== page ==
__ Clarity__: Paper is clear and easy to follow.

__ Relation to Prior Work__: Authors extend the theory of:
Ronald A. DeVore, Ralph Howard, and Charles Micchelli. Optimal nonlinear approximation. 383 Manuscripta Math, 1989.
and adapt it to theoretical considerations about optimal capabilities of hyper nets vs. conditional models.

__ Reproducibility__: Yes

__ Additional Feedback__: #############
UPDATE
#############
The authors answered all of my concerns in rebuttal. In general, I am satisfied with the provided answers. The example used for the generalization case is a bit unlucky, does not show any difference between hypernets and conditioning, but the authors promised to elaborate more in the revised version. I keep voting for acceptance.

__ Summary and Contributions__: The paper aims at explaining the success of hypernetworks. It compares hypernetworks with embedding methods, focusing on the complexity, expressed as the number of trainable parameters. In the adopted theoretical model, hypernetworks have significantly lower complexity, as they manifest a certain degree of modularity.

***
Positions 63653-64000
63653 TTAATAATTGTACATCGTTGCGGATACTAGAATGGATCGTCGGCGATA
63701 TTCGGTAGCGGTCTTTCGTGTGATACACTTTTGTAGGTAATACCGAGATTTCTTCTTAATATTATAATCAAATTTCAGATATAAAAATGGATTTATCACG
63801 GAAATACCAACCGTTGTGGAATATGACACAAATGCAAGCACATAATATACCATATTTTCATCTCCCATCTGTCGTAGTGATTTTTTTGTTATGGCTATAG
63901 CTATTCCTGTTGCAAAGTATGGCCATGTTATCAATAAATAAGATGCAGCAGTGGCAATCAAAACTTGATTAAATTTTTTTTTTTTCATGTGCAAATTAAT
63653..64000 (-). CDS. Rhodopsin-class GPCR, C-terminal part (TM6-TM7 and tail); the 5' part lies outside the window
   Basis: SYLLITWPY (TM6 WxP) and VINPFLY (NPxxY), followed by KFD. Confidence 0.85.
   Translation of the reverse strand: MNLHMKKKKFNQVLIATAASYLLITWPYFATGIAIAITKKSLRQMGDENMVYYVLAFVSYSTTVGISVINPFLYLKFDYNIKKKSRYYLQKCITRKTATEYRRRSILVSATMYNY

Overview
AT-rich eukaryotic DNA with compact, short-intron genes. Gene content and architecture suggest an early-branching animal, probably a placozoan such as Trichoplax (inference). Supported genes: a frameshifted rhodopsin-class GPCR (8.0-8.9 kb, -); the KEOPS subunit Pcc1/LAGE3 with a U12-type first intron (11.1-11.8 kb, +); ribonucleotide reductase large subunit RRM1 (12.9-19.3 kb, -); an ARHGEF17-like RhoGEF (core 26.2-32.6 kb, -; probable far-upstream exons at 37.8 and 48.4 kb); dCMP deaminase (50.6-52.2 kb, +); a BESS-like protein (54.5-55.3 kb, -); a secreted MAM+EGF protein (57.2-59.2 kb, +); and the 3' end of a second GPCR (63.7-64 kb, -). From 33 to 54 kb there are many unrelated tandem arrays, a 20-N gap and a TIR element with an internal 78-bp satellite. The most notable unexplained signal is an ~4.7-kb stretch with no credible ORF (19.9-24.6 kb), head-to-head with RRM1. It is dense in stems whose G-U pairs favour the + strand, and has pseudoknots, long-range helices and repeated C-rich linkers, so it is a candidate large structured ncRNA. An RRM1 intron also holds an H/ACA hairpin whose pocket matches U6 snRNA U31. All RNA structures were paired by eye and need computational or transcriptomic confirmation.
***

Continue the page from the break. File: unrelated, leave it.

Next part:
__ Strengths__: The paper presents theoretical analysis of the problem, and follows with experimental evidence that supports the claim.

__ Weaknesses__: The experimental part is hard to follow and poorly ordered: technical details are mixed with the description of the experiments, and high-level overviews are lacking to begin with.
Figure 4 is missing, and Figure 1 is not referenced in the text (are these the same figure?)

__ Correctness__: The theoretical framework is adequate. My theoretical understanding of neural networks is limited and I'm unable to verify the correctness.

__ Clarity__: The paper is written clearly with a coherent narrative. I would suggest to newline and center definitions of crucial symbols, esp. used in the later parts of the paper. In the experimental part, frequently inlined technical details make the reading difficult.

__ Relation to Prior Work__: The prior contributions seem adequate.

__ Reproducibility__: Yes

__ Additional Feedback__: